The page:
Jump Hosts

SSH-MITM should not be used as a jump host for security reasons!

It’s intended to be used during security audits and not for separating networks.

When operating a jump host, security is one of the most important requirements. This can not be achieved with SSH-MITM, because it has vulnerabilities which are needed for exploiting clients and servers.

If you need a jump host with audit capabilities for security compliances, you should a product, which is created for such a use case.

Note

The listed products are not connected with SSH-MITM and are only listed as an alternative to SSH-MITM, when a jump host is needed.

There are many products, which can be used as a jump hosts. When choosing a product as a jump host, the most important is security. Many jump hosts are able to create an audit log or can store sessions for compliance reasons. Also authentication passthrough are required.

When compared with SSH-MITM, they share many features, but the use case is different. For example, passwords should not be logged on a jump host or a forwarded agent should not be accessible, even by administrators.

Note: Some descriptions are taken from the product websites or github repos.

OpenSSH, Dropbear, …

The most simple Jump Host is a ssh server like OpenSSH or Dropbear. They are available in nearly all Linux distributions.

In most scenarios, when they are used as jump host, they should only not or only restricted shell access. When accessing servers behind the jump host, the recommended method is “ProxyJump”.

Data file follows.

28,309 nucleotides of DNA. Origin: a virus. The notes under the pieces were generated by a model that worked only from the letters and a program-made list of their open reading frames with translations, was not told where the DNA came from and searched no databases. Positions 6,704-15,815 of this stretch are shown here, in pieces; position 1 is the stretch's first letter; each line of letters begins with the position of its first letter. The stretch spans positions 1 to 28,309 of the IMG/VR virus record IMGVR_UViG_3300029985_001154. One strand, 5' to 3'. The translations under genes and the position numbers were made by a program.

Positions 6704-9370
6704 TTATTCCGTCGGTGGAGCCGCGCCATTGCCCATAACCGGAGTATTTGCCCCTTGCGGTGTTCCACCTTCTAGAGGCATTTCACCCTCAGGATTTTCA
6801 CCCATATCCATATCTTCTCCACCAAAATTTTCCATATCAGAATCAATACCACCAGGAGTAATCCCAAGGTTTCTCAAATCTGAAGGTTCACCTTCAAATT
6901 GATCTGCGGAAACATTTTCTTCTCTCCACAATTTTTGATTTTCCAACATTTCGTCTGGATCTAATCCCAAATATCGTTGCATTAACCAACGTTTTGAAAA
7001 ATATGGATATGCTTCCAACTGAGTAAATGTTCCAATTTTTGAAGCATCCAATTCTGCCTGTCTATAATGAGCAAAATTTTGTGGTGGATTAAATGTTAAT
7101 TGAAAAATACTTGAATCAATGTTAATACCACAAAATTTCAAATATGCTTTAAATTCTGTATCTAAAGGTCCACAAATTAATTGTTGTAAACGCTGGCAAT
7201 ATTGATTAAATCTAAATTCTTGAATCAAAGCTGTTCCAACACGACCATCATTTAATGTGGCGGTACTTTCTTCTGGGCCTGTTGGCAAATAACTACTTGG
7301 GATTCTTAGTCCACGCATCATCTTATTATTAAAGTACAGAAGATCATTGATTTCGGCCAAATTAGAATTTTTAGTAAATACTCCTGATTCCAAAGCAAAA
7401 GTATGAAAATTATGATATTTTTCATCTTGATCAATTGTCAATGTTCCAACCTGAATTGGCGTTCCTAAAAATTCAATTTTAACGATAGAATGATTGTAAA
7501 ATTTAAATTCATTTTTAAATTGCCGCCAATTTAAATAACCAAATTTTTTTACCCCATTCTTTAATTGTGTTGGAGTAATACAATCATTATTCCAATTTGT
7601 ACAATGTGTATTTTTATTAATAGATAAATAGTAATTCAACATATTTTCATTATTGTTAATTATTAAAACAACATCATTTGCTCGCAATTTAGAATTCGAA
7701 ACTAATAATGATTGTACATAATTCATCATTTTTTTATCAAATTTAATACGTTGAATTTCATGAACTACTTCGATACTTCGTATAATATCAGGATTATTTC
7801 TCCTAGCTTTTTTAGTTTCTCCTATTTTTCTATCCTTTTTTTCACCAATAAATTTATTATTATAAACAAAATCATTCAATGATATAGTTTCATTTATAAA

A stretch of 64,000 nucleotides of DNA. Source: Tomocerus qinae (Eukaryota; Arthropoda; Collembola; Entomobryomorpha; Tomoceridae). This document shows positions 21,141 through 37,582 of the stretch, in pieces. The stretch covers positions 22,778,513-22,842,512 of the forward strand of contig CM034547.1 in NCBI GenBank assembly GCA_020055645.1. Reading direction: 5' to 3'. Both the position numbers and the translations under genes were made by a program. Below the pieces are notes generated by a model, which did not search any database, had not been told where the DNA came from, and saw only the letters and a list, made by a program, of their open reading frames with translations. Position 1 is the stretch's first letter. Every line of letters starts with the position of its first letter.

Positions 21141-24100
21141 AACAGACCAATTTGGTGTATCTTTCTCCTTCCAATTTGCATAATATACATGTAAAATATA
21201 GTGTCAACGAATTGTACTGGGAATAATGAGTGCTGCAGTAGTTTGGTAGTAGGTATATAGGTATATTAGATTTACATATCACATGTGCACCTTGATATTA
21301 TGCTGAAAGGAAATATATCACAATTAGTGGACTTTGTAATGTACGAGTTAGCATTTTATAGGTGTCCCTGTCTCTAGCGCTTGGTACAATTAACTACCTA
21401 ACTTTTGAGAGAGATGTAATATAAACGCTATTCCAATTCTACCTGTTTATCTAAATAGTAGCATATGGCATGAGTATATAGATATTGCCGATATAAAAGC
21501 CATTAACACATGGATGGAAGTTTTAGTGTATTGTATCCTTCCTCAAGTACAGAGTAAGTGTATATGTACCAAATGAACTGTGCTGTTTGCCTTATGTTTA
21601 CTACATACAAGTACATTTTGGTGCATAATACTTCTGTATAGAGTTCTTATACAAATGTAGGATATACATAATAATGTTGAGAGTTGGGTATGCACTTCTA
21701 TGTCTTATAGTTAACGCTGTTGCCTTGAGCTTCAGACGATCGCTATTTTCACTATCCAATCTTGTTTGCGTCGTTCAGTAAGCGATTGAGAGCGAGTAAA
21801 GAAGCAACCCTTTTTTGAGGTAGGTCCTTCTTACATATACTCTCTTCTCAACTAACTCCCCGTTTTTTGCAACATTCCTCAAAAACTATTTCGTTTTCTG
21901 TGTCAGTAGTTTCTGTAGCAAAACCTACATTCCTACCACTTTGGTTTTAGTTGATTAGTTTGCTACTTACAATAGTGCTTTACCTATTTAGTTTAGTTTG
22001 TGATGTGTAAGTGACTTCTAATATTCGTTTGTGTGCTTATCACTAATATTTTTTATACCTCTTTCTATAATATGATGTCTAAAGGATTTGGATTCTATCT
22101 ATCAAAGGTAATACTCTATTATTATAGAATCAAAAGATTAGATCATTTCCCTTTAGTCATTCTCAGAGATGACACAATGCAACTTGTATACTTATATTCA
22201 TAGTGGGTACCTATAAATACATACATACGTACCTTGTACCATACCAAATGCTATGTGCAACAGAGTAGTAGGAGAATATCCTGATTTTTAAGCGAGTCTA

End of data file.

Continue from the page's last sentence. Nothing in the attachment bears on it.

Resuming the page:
ContainerSSH

ContainerSSH lets you dynamically create and destroy containers when your users connect. Authenticate against your existing user database and mount directories based on your existing permission matrix.

ContainerSSH is being used to provide dynamic console access to an environment with sensitive credentials. Use the authentication and configuration server to dynamically provision credentials in conjunction with secret management systems such as Hashicorp Vault.

Gravitational Teleport

Gravitational Teleport provides privileged access management (PAM) for cloud-native infrastructure. Teleport is an access and authentication proxy for SSH and Kubernetes API access. It’s meant as a replacement for sshd and it works with existing OpenSSH clients and servers as-is. It allows administrators to set up access for users and groups to groups of servers, called clusters, and implements in the commercial version role-based access control (RBAC) to allow differing levels of access to different clusters. Individual server credentials are not available to users, reducing the administrative impact of rotating and removing credentials.

HashiCorp Boundary

Boundary provides simple and secure access to hosts and services.

Traditional approaches like SSH bastion hosts or VPNs require distributing and managing credentials, configuring network controls like firewalls, and exposing the private network. Boundary provides a secure way to access hosts and critical systems without having to manage credentials or expose your network, and is entirely open source.

Boundary is designed to be straightforward to understand, highly scalable, and resilient. It can run in clouds, on-prem, secure enclaves and more, and does not require an agent to be installed on every end host.

Unlike firewalls, Boundary performs per-access authentication and authorization checks, allowing for much higher level mappings of users to services or hosts than at network layers. Although complementary to secrets managers (like HashiCorp’s own Vault), Boundary fills a different niche, allowing the credential that is eventually used to be hidden entirely from the user.